An Annotated List of Documentaries Opening Theatrically in July, 2012
- Katy Perry: Part of Me - Directed by Dan Cutforth and Jane Lipsitz, this concert tour chronicle in 3D covers on stage spectacle and back stage dish, profiles Perry's career from church through failed attempts to current cash flow. Katy is everything to everyone, alternatively cute and sassy and sweet and sexy, saying that her bottom line is that she just wants 'to make everyone smile.' The film also delves into Perry's failed romance and marriage with pop comic Russell Brand -- from her point of view, of course. Perry initiated this production, paying several million dollars to have her concert tour filmed. She's expected to score on the finished film, which is expected to be this year's highest grossing documentary -- out-earning even the record-setting Justin Bieber: Never Say Never. If you're gaga for Katy Perry or a devotee of the pop scene, this documentary is a must see for you.
- Ballplayer: Pelotero - This sports documentary is a cinematic journey to the Dominican Republic, where talented young baseball players from impoverished homes compete for U.S. team contracts that will be their ticket to fame, fortune, and a professional career in the U.S.A. Filmmakers Ross Finkel, Trevor Martin and Jon Paley follow two likely recruits. They've been training since they were tots, but are coming up to their 16th birthdays, when they are eligible to sign contracts with teams, usually with hefty signing bonuses that can range from several hundreds of thousands of dollars to millions. The film shows the hopes, anxieties, moments of disappointment and those of triumph, the players train and prepare for their big day and go through negotiations. While revealing these players' particular stories, the filmmakers question why the people of the Dominican Republic are so obsessed with baseball, and why such a small country with a relatively small population can produce some 20 percent of professional baseball players under contract to U.S. major league teams. This film is a more sober look at a subject that was similarly explored in Jared Goodman's Road To The Big Leagues (2008), which actually provided more local ambience and color. If you're a baseball fan, the two films would make a good double bill. Read my full review.
- Deconstructing Dad: The Music, Machines and Mystery of Raymond Scott - Filmmaker Stan Warnow explores the life and work of his father, Raymond Scott (1908-1994), the American composer, bandleader, inventor, and electronic music pioneer best known for creating the signature music in Warner Bros.' Looney Tunes cartoons. The biographical documentary, which is filled with music and musical inventions as well as family lore, shows Scott to be a brilliant but emotionally remote man, a first generation American who is sensitive about his Jewish heritage and very eager to assimilate into mainstream culture. The film is clearly an expression of Warnow's need to better understand his maverick father, but it's also a fascinating chronicle about the development of popular music during the 20th century. The interviews with experts who've archived Scott's work and explain the extent of his influence are fascinating, as is the archival footage that shows Scott at the various stages of his long and prolific career. 2012 marks the 75th anniversary of Scott's music, so the film's July 13th release is particularly timely.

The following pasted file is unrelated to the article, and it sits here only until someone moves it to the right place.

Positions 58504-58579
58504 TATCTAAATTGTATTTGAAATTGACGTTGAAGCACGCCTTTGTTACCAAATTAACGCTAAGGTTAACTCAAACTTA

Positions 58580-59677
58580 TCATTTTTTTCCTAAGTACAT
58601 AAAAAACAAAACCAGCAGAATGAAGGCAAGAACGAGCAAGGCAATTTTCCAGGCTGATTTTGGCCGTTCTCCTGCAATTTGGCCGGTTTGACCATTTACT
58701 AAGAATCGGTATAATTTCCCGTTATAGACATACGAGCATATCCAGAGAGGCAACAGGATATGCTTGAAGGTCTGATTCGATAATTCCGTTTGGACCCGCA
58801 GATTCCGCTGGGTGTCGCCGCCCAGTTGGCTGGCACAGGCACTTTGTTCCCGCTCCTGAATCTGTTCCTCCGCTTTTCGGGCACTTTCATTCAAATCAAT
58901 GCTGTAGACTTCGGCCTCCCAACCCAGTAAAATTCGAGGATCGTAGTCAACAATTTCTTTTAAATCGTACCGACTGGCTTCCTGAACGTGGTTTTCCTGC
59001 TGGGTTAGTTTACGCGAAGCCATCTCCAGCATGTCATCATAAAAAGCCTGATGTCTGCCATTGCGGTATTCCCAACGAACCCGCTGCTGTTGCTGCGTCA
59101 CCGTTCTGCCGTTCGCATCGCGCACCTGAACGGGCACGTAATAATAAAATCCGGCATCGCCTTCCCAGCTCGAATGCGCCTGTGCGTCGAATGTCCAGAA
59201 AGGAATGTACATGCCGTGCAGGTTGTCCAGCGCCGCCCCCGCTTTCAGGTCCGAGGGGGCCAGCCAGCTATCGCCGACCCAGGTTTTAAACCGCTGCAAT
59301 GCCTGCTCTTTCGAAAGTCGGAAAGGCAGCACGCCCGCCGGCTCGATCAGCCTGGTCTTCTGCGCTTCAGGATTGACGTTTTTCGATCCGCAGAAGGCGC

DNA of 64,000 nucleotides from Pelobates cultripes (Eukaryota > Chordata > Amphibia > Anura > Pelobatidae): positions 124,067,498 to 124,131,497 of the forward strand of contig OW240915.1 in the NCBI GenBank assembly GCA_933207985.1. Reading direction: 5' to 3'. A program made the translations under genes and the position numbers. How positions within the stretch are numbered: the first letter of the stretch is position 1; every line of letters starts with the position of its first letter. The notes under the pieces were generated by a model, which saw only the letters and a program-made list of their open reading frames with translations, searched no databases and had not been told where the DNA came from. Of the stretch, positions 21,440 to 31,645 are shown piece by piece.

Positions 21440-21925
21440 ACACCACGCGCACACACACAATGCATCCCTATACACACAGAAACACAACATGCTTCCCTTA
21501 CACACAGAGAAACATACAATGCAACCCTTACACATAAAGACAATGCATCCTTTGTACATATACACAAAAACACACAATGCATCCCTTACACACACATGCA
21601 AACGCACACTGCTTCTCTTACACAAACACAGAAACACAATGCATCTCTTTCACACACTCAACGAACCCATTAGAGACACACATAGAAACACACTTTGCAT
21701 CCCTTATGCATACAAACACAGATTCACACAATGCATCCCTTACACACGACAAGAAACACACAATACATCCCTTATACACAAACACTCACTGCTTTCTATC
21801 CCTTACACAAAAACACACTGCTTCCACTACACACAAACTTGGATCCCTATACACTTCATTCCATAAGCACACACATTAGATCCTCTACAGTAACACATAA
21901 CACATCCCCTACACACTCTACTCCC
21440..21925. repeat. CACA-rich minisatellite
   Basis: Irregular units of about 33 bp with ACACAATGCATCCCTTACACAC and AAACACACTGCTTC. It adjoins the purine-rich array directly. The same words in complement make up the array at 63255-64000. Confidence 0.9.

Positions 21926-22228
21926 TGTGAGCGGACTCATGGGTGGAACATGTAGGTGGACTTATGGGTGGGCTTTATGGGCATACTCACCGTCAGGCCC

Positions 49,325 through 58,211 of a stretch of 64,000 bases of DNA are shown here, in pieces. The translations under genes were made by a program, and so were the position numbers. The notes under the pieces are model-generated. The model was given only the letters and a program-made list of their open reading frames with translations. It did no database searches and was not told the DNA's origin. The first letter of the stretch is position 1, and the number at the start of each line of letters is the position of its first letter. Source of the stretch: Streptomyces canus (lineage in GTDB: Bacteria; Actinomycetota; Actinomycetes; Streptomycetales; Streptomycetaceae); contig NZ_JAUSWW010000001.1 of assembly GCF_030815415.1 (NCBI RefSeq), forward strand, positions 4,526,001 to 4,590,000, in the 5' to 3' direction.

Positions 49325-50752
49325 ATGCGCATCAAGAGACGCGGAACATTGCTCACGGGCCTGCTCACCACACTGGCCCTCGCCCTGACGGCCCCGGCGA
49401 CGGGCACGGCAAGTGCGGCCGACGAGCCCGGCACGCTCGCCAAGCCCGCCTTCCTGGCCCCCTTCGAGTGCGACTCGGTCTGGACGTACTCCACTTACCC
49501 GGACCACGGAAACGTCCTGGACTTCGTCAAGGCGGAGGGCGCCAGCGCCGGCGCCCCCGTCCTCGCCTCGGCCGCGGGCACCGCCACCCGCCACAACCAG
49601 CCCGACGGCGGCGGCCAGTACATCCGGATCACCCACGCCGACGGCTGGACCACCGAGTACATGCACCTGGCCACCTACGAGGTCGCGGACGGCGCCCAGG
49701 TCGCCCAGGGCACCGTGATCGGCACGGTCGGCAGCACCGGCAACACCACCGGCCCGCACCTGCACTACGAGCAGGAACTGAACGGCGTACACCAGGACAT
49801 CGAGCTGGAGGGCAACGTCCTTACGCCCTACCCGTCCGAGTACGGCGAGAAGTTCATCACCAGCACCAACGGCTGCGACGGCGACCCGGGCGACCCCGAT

Family Portrait in Black and White - Canadian filmmaker Julia Ivanova's documentary takes us to a Ukrainian village, where Olga Nenya, a professional foster mother, single-handedly cares for 23 otherwise unwanted children. More than half of the kids are the progeny of Ukrainian women and African students who are in the country on temporary visas. The biracial kids are born into an environment of such horrific and alarmingly rampant racism that their birth mothers are afraid ot claim and care for them. While protecting and providing for them, Olga strictly disciplines the kids, insisting that they do their chores and abide by house rules -- which, of course, makes them quite rebellious. Their heightened family drama is genuinely gripping. And, the film is a truly troubling revelation about a problematic and ongoing social and political issue in the Ukraine. The film deservedly won the Best Canadian Feature Film award at the 2011 Hot Docs Festival.
- The Impostor - The story presented in this crime thriller of a documentary is so bizarre that if it were to be served up as a narrative feature, you'd probably reject it as unbelievable. Yet, this harrowing tale of a Texas family who were completely duped by a Moroccan man who claimed to be their son who'd disappeared several years before is all true. And, the authorities -- the F.B.I, U.S. Immigration Service and international investigative agencies were completely duped, too. How could such a thing happen? See the film. Directed by Bart Layton, it provides the answers -- where and when it can.